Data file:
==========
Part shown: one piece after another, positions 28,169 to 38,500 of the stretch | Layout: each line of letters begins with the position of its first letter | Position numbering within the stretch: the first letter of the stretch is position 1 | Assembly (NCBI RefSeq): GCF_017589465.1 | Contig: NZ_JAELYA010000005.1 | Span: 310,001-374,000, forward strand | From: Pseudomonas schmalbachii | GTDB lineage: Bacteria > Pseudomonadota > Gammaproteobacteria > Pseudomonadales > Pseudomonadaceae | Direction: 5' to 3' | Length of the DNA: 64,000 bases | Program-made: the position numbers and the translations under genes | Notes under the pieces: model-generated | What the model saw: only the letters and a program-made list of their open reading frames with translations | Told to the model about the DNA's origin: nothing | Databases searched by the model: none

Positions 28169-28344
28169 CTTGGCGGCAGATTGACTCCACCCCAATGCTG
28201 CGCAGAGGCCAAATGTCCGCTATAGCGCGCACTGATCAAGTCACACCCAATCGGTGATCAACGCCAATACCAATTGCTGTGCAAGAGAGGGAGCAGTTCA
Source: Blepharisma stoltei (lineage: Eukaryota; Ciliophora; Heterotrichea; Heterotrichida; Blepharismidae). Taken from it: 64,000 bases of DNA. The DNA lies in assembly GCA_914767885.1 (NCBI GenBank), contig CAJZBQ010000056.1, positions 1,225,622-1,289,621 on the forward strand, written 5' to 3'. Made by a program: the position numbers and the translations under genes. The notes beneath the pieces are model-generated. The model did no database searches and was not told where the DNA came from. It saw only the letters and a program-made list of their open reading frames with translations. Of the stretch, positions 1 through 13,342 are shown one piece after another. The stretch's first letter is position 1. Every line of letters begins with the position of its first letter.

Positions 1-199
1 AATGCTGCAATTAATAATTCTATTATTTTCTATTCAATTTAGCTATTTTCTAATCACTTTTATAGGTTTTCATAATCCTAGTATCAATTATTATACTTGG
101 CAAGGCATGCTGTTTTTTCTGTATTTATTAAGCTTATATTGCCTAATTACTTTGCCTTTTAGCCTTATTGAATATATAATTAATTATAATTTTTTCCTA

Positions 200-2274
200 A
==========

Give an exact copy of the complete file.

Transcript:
Part shown: one piece after another, positions 28,169 to 38,500 of the stretch | Layout: each line of letters begins with the position of its first letter | Position numbering within the stretch: the first letter of the stretch is position 1 | Assembly (NCBI RefSeq): GCF_017589465.1 | Contig: NZ_JAELYA010000005.1 | Span: 310,001-374,000, forward strand | From: Pseudomonas schmalbachii | GTDB lineage: Bacteria > Pseudomonadota > Gammaproteobacteria > Pseudomonadales > Pseudomonadaceae | Direction: 5' to 3' | Length of the DNA: 64,000 bases | Program-made: the position numbers and the translations under genes | Notes under the pieces: model-generated | What the model saw: only the letters and a program-made list of their open reading frames with translations | Told to the model about the DNA's origin: nothing | Databases searched by the model: none

Positions 28169-28344
28169 CTTGGCGGCAGATTGACTCCACCCCAATGCTG
28201 CGCAGAGGCCAAATGTCCGCTATAGCGCGCACTGATCAAGTCACACCCAATCGGTGATCAACGCCAATACCAATTGCTGTGCAAGAGAGGGAGCAGTTCA
Source: Blepharisma stoltei (lineage: Eukaryota; Ciliophora; Heterotrichea; Heterotrichida; Blepharismidae). Taken from it: 64,000 bases of DNA. The DNA lies in assembly GCA_914767885.1 (NCBI GenBank), contig CAJZBQ010000056.1, positions 1,225,622-1,289,621 on the forward strand, written 5' to 3'. Made by a program: the position numbers and the translations under genes. The notes beneath the pieces are model-generated. The model did no database searches and was not told where the DNA came from. It saw only the letters and a program-made list of their open reading frames with translations. Of the stretch, positions 1 through 13,342 are shown one piece after another. The stretch's first letter is position 1. Every line of letters begins with the position of its first letter.

Positions 1-199
1 AATGCTGCAATTAATAATTCTATTATTTTCTATTCAATTTAGCTATTTTCTAATCACTTTTATAGGTTTTCATAATCCTAGTATCAATTATTATACTTGG
101 CAAGGCATGCTGTTTTTTCTGTATTTATTAAGCTTATATTGCCTAATTACTTTGCCTTTTAGCCTTATTGAATATATAATTAATTATAATTTTTTCCTA

Positions 200-2274
200 A